By and large that’s up to the GM. Traditionally Victoriana penny dreadfuls have skewed towards the investigative adventure, where the adventurers take a case and try to solve it, but we’ve also thrown open the doors to other types of campaigns as well, such as monster hunting, world exploration, espionage, intrigue, and war.
So mechanically speaking how is a character measured in Victoriana? Looking through the book there seems to be an enormous amount of choice in how you layer things up?
Let’s pick up the mechanical side. Our tutor-educated, socialite Eldren revolutionary gets a few points to spread amongst her attributes (Strength, Wits, etc) which is modified by her subspecies. She then gets a number of skill points to spend on the skills offered by her Association, Vocation, and Childhood Experience. She then picks traits, which are talents (beautiful, thaumaturgist), privileges (like knighthood!), and assets (country villas, clockwork limb). If she needs more points then she can select complications, which are hindrances during the game. Sometimes complications are suggested by other choices; an adventurer with a clockwork eye and leg likely has the Distinctive Features complication.
In the character section we also get all the lists of possessions, equipment and weapons. Something that people have asked about is firearms. With the setting being dialed back to the 1850s how do firearms shape up?
Interestingly enough, the First Edition firearms list, which Second Edition largely kept, is more appropriate for the 1850s than the 1860s (offering yet another reason for setting the Third Edition more firmly in the 1850s). One of the visuals I loved about first edition was the proliferation of pepperboxes, which actually fired faster than revolvers until the double-action revolver came along. With the mechanics slightly favouring pepperboxes, they are much more prevalent in Third Edition.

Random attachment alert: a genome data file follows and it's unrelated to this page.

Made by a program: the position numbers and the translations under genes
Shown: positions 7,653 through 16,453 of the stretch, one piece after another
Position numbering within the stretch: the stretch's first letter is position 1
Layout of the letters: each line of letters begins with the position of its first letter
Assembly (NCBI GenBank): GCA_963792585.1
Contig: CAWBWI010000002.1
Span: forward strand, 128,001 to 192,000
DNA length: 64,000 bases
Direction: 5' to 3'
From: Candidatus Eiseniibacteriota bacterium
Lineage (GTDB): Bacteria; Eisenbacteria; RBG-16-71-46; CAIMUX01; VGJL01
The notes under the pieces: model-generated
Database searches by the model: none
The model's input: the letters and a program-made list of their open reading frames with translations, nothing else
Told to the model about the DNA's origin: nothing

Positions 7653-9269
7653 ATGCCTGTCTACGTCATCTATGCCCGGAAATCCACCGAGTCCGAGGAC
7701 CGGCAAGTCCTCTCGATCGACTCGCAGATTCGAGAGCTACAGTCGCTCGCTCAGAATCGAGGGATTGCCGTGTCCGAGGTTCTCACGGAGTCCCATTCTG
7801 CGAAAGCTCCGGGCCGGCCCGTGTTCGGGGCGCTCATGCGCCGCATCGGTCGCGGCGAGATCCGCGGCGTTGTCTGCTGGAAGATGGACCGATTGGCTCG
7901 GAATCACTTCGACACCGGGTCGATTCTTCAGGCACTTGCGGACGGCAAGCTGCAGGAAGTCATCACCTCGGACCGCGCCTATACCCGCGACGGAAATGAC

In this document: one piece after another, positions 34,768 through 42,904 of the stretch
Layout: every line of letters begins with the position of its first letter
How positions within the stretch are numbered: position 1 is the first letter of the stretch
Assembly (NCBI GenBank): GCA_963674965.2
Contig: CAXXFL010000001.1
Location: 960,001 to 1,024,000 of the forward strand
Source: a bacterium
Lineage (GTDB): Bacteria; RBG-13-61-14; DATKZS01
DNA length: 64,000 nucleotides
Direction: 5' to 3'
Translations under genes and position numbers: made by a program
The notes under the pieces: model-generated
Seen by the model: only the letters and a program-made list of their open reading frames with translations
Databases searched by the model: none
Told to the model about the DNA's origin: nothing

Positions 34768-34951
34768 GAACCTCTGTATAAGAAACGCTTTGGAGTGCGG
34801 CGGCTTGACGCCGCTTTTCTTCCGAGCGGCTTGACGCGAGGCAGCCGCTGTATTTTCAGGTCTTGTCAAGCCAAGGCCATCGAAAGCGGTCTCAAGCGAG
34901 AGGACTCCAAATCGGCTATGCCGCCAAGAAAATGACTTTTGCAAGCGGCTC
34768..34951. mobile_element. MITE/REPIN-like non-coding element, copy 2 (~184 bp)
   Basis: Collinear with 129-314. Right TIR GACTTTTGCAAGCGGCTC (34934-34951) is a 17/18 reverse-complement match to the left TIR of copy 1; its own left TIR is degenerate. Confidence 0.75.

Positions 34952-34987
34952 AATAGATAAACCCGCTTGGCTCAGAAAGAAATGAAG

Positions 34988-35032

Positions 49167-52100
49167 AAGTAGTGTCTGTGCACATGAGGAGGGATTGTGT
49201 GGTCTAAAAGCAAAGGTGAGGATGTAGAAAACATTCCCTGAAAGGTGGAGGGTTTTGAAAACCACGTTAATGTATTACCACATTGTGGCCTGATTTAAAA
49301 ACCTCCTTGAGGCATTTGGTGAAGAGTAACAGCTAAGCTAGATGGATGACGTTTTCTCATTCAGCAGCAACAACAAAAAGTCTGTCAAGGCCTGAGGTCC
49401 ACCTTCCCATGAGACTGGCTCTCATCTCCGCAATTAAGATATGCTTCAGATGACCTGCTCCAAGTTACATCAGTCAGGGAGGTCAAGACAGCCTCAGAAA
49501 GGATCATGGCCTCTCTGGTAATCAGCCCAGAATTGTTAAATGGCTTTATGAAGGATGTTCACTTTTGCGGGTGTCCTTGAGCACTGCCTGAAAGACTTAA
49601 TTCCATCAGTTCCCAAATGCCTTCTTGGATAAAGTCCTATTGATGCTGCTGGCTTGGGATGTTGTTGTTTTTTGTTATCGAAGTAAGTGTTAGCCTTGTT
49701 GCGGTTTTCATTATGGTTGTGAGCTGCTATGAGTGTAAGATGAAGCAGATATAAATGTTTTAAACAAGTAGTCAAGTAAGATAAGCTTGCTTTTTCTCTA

Faulkner’s Milliner and Miscellanea and Marvels of Science and Steampunk introduce 1860s firearms, but these can easily be introduced as the work of technologists or ‘hot from the factory’ models, should a Gamesmaster decide to include them. In the end, it’s all a matter of style.
There’s a lot in this section of the book. Did we miss anything that you’d like to highlight?
One of the new tweaks in Third Edition is the inclusion of Build Packages. These are completely optional pre-builds that make most of your Talents, Privileges, Assets, and Complications for you. We put this in to make adventurer generation quicker and to help a player make suitable choices for her adventurer concept. To build on the above example, our Eldren revolutionary might choose the Dilettante build package, which leaves the player with only attribute and skill points to allocate. As these Build Packages are tools, a player can tweak or ignore them as desired.
I’d also like to point out that Third Edition is just as open as the previous editions. If you want to disregard Associations and Backgrounds and just let the players choose Breeding and then launch into the mechanics then you can certainly do so! We made the changes we made to enhance Victoriana’s unique flavour, not to straightjacket the players into certain roles.
Thanks again, Walt! We'll be back with more questions, and a look at what we can expect to see in the next section of Victoriana in the very near future!